John Miller at CBS News is reporting the following:
The FBI is looking for two senior Afghan intelligence officials who have disappeared from Washington, D.C.
Major Mohd Farooq Ghanizada is the chief of the Counterterrorism and Organized Crime Section. Captain Alibaba Ghashee is the deputy chief of the American and European Department. Both officers work for the National Security Directorate (NDS), which is Afghanistan’s intelligence agency. Both were supposed to meet their U.S. government hosts in front of a Washington hotel for a return flight to Afghanistan last Friday, but neither showed for the ride to Dulles Airport.
Ghanizada and Khashee were here as part of an elite executive training program called the George C. Marshall Center Advanced Security Studies program. The Marshal Center brings in top officials from military and security agencies form NATO members and other allied countries for the rigorous 10-week course. It is a joint program run by the U.S. and German governments and is headquartered in the Alps in Garmisch, Germany. Part of the course involves a trip to Washington DC where students are given briefings by Pentagon officials, FBI executives and tour the Supreme Court. The course is meant to highlight how security functions in a democracy.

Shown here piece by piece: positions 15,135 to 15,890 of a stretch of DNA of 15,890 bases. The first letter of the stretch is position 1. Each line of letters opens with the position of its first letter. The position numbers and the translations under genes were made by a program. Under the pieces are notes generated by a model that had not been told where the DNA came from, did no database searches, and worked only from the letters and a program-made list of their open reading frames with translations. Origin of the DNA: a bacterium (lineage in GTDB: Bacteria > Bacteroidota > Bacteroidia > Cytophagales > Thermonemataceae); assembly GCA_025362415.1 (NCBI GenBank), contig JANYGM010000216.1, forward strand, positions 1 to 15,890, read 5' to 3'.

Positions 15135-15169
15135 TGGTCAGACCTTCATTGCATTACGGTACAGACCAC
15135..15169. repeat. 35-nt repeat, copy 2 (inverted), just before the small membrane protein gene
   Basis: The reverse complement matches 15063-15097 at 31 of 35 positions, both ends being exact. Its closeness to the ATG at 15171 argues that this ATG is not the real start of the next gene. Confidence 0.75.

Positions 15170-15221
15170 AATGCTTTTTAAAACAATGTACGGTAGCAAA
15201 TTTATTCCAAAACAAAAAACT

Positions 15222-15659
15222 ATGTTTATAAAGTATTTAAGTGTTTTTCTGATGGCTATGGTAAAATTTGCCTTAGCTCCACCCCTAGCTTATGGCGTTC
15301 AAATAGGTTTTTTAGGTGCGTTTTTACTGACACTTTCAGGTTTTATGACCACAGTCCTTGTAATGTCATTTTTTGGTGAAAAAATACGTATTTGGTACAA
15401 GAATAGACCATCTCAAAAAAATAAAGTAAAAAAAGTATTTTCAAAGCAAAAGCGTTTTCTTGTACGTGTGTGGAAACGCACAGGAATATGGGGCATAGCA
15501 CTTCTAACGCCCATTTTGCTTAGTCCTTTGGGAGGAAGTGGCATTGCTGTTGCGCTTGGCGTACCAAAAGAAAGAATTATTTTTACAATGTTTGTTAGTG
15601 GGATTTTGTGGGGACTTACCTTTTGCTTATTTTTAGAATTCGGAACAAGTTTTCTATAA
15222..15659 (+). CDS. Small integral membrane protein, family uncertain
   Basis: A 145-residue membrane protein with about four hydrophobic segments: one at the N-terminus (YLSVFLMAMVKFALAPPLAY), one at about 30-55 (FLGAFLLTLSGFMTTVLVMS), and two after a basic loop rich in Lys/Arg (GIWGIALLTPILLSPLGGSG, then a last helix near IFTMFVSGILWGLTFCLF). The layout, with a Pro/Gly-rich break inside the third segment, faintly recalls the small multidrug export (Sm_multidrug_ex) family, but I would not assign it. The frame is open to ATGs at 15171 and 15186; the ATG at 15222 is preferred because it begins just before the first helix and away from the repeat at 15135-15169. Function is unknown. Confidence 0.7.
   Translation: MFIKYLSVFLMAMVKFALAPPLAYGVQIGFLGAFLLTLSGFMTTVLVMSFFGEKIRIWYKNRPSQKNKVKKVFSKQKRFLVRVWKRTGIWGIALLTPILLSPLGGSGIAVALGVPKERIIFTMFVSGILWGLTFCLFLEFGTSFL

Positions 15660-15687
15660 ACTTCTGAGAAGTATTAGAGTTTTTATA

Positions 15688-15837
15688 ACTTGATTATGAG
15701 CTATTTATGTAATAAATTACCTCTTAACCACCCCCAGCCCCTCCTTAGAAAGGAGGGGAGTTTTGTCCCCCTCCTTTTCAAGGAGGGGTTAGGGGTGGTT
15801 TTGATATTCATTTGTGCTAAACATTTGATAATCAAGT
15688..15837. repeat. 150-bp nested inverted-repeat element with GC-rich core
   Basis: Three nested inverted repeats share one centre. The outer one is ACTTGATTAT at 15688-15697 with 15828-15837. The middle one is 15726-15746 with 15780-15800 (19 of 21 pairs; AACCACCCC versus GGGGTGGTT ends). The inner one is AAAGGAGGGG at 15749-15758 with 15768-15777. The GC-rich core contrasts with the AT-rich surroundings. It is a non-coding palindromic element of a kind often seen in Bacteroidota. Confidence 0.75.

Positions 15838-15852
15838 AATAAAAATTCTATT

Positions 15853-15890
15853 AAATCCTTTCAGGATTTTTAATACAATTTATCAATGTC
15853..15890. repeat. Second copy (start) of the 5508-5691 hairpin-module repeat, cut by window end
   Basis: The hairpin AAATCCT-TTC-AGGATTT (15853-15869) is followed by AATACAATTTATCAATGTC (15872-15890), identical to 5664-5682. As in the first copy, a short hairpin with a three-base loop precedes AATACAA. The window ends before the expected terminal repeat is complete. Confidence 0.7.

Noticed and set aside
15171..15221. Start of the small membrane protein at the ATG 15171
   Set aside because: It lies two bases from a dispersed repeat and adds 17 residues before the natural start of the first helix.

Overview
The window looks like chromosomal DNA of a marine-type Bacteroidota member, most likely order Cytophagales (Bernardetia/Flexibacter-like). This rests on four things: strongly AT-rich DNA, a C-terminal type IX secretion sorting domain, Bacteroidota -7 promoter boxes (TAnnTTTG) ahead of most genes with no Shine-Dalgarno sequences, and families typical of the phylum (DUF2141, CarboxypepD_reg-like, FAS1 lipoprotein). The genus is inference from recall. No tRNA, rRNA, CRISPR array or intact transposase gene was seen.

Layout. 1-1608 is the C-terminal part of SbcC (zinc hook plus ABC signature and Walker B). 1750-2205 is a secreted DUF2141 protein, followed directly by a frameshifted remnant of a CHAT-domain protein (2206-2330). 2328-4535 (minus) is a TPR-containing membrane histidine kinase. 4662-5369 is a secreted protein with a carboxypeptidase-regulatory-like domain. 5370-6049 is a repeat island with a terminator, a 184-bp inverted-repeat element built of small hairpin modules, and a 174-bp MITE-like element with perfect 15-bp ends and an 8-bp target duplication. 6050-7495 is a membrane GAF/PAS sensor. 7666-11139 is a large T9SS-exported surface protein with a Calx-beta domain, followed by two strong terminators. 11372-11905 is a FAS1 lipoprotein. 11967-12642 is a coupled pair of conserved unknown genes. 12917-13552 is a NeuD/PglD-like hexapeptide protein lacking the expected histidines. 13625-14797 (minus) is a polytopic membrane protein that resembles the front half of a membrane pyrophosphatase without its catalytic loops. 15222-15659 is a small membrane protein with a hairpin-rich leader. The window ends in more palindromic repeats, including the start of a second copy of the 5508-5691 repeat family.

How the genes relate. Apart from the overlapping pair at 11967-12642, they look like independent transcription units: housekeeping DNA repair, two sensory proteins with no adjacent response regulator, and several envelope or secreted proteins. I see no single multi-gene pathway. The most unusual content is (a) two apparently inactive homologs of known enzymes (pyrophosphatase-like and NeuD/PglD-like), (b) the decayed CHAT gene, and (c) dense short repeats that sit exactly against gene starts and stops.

Relations between the U.S. military and Afghan partners have been strained after a series of “green on blue” attacks where Afghan police or military members have opened fire on their U.S. trainers. Having two highly trained Afghan intelligence officials possibly hiding on U.S. soil sounds like plot twist from an episode of “Homeland” and gives US officials concern.
The reason behind the disappearance may be much more mundane. A law enforcement official said investigators believe it is more likely that the two ranking Afghan intelligence officers may just want to stay in the U.S. a little longer, or could be heading to Canada where asylum rules are fairly liberal.
Read more at the official CBS News site
John Miller is a senior correspondent for CBS News, with extensive experience in intelligence, law enforcement and journalism, including stints in the Office of the Director of National Intelligence and the FBI.